In an alternate embodiment of the present invention, the cat cracker bottom is treated with steam at temperatures generally in the range of 300° C. to 380° C., thereby effectively removing those fractions present in the pitch boiling below about 400° C.
In either the case of vacuum stripping or steam stripping, the process is continued until at least a part of the low boiling fractions present in the cat cracker bottom are removed. Indeed, it is preferred to remove substantially all of the low boiling fractions present. Thus, from about 10% to about 90% of the low boiling fractions of the cat cracker bottom are generally removed in accordance with the process of this invention.
After removing the low boiling fractions, i.e., those fractions boiling generally below about 400° C., the so-treated cat cracker bottom is heat soaked in the presence of a dealkylation catalyst. Optionally, and preferably, heat soaking is conducted at temperatures below about 410° C., for example, in the range of about 350° C. to 410° C., and preferably at 380° C. to about 390° C. for times ranging from about 1/4 to 5 hours, and preferably for about 1 to 3 hours. As indicated, heat soaking is conducted in the presence of dealkylation catalyst, such as Lewis acids, Lewis acid salts and heavy metal halides. Typical heavy metal halides suitable in the practice of the present invention include heavy metal chlorides, such as zinc chloride, ferrous and ferric chloride, cuprous and cupric chloride. Typical Lewis acids that are suitable include such materials as aluminum chloride, borontrifluoride and the like. Typical Lewis acid salts include etherates and aminates of borontrifluoride and the like.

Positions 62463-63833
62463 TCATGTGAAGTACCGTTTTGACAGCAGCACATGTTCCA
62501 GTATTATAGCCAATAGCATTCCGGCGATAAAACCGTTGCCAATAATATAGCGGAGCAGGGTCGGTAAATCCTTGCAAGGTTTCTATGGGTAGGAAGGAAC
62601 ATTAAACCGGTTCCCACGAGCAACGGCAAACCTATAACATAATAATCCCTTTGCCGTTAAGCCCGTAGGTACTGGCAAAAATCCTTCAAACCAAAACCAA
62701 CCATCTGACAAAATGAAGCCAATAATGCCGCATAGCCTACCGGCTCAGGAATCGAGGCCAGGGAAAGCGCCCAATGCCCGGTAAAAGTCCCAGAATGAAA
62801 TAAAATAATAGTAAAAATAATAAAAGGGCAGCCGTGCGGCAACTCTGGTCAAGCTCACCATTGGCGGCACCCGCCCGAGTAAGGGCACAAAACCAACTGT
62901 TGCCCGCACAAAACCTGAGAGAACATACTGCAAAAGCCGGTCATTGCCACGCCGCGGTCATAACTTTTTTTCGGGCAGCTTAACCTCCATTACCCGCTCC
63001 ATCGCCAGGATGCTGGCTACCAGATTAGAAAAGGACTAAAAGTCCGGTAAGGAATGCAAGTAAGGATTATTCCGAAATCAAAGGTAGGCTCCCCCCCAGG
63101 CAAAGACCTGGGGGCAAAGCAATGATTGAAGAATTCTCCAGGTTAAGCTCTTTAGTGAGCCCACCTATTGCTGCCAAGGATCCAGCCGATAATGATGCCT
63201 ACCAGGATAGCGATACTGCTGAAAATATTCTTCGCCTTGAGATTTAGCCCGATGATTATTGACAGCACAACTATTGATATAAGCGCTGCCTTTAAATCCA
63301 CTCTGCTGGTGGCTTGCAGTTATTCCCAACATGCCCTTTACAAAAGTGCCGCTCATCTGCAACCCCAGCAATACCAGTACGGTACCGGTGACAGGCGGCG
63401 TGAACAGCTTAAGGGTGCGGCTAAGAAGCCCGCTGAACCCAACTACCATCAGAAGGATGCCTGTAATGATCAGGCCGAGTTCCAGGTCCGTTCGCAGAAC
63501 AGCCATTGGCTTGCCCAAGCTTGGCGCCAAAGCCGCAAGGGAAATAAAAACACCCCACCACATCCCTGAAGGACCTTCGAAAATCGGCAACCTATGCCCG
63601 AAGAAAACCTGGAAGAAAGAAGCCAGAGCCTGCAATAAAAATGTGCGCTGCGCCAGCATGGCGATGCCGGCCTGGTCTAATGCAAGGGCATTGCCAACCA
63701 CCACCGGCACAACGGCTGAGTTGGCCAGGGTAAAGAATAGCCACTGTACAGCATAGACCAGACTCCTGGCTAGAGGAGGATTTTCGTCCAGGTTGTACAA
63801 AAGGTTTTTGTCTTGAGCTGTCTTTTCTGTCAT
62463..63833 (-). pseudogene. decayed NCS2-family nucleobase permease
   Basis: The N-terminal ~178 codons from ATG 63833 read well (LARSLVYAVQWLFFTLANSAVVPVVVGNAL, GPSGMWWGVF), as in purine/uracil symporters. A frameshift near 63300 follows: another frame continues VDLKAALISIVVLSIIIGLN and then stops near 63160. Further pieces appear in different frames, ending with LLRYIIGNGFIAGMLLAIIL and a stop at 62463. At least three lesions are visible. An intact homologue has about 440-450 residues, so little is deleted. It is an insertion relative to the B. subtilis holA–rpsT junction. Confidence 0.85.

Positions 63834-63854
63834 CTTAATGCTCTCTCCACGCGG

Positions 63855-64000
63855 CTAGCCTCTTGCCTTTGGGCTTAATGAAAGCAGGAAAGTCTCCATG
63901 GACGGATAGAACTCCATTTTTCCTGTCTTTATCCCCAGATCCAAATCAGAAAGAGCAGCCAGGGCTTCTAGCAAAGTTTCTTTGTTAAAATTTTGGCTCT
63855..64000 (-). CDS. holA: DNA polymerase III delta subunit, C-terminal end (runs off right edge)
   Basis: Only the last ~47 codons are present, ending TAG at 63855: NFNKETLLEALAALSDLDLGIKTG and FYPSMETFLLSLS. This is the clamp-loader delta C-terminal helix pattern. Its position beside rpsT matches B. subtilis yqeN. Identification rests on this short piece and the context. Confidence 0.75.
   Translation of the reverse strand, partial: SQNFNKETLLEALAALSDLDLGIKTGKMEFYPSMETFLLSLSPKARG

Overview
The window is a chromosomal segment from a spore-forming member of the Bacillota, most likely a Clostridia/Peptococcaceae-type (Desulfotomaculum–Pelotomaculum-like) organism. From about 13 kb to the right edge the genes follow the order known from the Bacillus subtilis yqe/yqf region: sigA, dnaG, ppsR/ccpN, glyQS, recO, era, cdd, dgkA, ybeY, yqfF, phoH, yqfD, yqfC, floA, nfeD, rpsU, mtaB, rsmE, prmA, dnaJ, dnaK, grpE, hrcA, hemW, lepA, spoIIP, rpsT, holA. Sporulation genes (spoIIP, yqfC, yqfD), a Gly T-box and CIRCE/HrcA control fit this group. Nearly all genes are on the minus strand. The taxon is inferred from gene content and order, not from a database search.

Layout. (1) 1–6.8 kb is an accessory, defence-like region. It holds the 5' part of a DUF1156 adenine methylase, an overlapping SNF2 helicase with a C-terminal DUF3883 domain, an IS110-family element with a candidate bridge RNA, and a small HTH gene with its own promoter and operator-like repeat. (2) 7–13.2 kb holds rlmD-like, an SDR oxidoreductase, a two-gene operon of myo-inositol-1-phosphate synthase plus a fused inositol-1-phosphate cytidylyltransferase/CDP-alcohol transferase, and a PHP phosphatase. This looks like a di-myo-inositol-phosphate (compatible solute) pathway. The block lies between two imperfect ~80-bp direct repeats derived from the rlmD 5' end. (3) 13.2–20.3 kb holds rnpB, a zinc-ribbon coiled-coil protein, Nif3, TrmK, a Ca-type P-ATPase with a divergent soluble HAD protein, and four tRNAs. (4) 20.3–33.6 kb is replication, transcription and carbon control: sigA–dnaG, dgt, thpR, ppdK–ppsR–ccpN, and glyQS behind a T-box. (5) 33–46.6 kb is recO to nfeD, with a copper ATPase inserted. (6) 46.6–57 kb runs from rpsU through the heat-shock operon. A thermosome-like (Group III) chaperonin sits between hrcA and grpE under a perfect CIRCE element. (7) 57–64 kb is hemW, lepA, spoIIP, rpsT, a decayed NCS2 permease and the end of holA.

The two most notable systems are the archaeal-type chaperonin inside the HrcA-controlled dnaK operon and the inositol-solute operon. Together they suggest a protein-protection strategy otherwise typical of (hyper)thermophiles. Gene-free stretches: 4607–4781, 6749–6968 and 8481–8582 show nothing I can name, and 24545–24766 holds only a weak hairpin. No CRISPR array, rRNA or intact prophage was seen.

The amount of catalyst used in the practice of the present invention is not critical and may vary over a relatively wide range, for example, from about 0.10 wt. % based on the weight of vacuum or steam stripped cat cracker bottom to about 1.0 wt. %. Nonetheless, it is generally preferred to use from about 0.25 wt. % to about 0.50 wt. % of the dealkylation catalyst based on the weight vacuum or steam stripped cat cracker bottom.
After the catalytic heat soaking of the vacuum or steam stripped cat cracker bottom, the mixture is then heated in vacuum at temperatures generally below about 400° C., and typically in the range of about 300° to 370° C., at pressures below atmospheric pressure, generally in the range from about 1.0 to 3.0 mm Hg, to remove at least a portion of the oil present in the resultant mixture. Typically from about 20% to about 35% of the oil present in the mixture is removed. Optionally, of course, all of the aromatic oils may be so removed.
As will be readily appreciated, the pitch produced in accordance with the foregoing process will contain materials insoluble in quinoline at 75° C. This quinoline insoluble material may consist of coke, ash, catalyst fines, and high softening point materials generated during heat soaking. Consequently, after removing the oil from the catalytic heat soaked vacuum or steam stripped cat cracker bottom undesirable high softening point components present in the resultant mixture are removed. A particularly preferred technique for removing these components is disclosed in copending application Ser. No. 29,760 filed Apr. 13, 1979, which application is incorporated herein by reference. Basically, the catalytic heat soaked and de-oiled pitch is fluxed, that is, it is treated with an organic liquid in the range, for example, of from about 0.5 parts by weight of organic liquid per weight of pitch to about 3 parts by weight of fluxing liquid per weight of pitch, thereby providing a fluid pitch having substantially all the quinoline insoluble materials (including inorganic matter) suspended in the fluid in the form of readily separable solids. The suspended solids are then separated by filtration or the like, and the fluid pitch is then treated with an antisolvent, i.e., an organic liquid or mixture of organic liquids capable of precipitating and flocculating at least a substantial portion of the pitch free of quinoline insoluble solids.